Leading up to the vote on the climate bill, 1,150 business and interest groups lobbied Congress on climate issues, spending an estimated $27 million or more, according to a report from watchdog group, the centre For Public Integrity.
Of that, 460 of the lobbying groups were formed in the second quarter of this year, just to focus on shaping the bill.
Everyone got in on the lobbying action from universities to farm hands to religious groups.
Hadassah, the Women’s Zionist organisation of America, as well as the National Advocacy centre of the Sisters of the Good Shepherd lobbied on the bill for a year. This prompted Americans United for Separation of Church and State to jump into the fray in the second quarter to make sure that religious groups didn’t get subsidies to make their places of worship eco-friendly.
Around 30 universities and colleges jumped in, hoping to siphon off a few bucks for researching clean technology.
The argriculture lobby–in particular, the ethanol lobby–threw its weight around, with 19 companies entering the lobbying fray for the first time in their history during the second quarter. Of these, the centre for Public Integrity singles out POET who is the largest producer of ethanol.
It formed a new group called Growth Energy with other ethanol producers. Wesley Clark was the public face, but behind the scenes is a well connected group that includes CEO Tom Buis, “a long-time fixture in the farm lobby”, and Jim Nussle, an ex-Congressman from Iowa also joined as special advisor.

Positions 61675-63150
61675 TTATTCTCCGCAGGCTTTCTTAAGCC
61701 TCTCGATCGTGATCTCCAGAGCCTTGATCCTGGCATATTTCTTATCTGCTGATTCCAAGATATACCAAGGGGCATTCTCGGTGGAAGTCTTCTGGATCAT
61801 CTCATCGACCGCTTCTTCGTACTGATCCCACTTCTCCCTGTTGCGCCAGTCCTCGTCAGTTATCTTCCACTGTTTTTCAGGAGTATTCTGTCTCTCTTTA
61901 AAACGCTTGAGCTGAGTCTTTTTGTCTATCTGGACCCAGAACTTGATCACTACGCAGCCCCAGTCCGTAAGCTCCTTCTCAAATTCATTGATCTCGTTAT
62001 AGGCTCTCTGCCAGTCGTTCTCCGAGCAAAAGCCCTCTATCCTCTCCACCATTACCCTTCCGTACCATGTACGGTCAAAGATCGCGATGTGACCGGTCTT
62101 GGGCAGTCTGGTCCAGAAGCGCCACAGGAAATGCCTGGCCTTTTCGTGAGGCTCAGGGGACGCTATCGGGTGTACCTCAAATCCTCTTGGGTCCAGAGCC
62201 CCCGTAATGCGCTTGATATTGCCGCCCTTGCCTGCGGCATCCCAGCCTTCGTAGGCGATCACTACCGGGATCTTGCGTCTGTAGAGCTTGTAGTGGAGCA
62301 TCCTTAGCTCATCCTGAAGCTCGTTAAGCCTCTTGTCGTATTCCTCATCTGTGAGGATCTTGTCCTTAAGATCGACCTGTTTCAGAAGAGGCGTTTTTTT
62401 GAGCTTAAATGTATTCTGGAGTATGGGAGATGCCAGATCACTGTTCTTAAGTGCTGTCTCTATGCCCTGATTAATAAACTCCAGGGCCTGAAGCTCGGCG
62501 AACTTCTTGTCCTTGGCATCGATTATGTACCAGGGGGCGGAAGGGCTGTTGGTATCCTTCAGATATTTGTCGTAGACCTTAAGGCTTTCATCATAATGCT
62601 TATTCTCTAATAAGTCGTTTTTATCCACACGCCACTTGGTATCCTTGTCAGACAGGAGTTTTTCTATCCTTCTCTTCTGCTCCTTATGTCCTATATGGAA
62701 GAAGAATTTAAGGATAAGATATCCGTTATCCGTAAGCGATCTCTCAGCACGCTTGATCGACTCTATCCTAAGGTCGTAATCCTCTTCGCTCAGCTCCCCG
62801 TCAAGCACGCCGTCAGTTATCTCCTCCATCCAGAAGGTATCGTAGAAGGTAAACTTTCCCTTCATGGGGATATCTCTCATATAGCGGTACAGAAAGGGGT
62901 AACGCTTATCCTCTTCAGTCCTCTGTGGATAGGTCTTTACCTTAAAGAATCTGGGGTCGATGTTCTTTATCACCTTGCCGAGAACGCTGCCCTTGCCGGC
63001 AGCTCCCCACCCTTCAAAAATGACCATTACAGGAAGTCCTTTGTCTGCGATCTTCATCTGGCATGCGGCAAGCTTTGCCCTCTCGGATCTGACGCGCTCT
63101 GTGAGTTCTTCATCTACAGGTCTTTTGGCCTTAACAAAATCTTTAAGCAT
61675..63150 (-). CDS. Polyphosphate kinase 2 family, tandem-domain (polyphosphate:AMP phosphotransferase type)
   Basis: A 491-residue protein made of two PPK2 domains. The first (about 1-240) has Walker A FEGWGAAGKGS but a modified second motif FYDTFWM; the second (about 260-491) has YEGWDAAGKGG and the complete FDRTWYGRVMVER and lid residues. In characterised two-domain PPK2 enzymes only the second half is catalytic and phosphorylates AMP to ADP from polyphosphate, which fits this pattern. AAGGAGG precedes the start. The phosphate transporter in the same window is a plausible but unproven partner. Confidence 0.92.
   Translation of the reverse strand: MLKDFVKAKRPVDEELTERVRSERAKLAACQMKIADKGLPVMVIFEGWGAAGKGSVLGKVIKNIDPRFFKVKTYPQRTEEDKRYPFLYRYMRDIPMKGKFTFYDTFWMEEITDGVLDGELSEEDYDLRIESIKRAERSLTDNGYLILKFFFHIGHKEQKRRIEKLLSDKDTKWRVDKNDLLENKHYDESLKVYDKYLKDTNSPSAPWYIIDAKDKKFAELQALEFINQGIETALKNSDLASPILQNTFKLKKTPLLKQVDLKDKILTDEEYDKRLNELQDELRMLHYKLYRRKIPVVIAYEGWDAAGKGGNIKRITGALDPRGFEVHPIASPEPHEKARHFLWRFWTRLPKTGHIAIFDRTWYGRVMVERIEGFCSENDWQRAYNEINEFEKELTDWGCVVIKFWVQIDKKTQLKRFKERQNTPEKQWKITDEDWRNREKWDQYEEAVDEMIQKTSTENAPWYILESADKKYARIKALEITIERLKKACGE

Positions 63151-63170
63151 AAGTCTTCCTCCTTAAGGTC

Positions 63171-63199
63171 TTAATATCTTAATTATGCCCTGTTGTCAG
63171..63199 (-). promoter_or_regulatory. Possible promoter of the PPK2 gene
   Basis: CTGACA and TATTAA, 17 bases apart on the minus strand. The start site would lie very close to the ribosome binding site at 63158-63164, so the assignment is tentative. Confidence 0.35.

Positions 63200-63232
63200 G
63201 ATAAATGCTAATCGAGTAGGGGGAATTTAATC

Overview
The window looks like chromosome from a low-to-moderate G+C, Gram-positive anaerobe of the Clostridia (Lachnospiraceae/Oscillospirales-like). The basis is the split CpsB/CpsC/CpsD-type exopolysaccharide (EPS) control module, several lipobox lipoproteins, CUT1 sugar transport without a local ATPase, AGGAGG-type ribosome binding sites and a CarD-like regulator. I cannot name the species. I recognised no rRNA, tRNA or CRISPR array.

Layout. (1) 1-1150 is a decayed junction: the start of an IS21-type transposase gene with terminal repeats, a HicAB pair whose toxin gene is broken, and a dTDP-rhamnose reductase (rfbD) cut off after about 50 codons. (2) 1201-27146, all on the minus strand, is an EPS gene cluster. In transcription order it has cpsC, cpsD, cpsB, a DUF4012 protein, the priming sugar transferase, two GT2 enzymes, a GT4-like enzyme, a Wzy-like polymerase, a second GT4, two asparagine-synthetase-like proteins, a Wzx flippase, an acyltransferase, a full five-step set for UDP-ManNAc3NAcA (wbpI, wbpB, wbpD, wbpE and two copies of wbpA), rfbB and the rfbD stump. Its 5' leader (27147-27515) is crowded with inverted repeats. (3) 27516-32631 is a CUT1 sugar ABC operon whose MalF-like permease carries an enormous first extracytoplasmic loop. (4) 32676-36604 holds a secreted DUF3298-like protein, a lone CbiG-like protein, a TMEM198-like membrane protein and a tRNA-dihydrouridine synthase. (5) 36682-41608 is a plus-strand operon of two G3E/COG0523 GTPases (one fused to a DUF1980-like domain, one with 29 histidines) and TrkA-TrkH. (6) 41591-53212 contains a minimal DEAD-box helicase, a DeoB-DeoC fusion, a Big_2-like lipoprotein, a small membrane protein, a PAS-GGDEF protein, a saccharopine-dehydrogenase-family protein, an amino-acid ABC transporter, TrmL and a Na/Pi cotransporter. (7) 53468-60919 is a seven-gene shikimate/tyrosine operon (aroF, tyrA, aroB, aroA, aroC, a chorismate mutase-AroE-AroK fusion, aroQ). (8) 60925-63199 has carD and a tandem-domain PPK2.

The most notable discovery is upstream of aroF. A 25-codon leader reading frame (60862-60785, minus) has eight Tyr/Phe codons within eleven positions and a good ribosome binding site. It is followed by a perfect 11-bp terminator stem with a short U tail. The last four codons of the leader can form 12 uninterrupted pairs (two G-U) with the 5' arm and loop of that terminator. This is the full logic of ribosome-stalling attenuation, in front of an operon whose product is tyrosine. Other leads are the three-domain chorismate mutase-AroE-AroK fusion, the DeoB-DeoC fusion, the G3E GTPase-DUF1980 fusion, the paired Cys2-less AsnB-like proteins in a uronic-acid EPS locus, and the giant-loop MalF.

Growth Energy also hired Kountoupes Consulting for $30,000 run by Lisa Kountoupes, who is described as a “former Clinton administration congressional…a staffer to Energy and Commerce chairman emeritus John Dingell.” Also, Melissa Shannon, a former legislative aide to Nancy Pelosi works for Kountopes.
In addition to the aforementioned groups, coal, coal utilities and natural gas groups all lobbied aggressively as well.
Despite the frenzy of lobbying, and despite the fact that the bill ballooned from 648 pages to 1,428 pages, a senior Congressional staffer told the centre for Public Integrity that the integrity of the bill held up. Their logic: The goal was to reduce emissions 17% by 2020, and the bill does that.
Guess it’s a matter of defining integrity.
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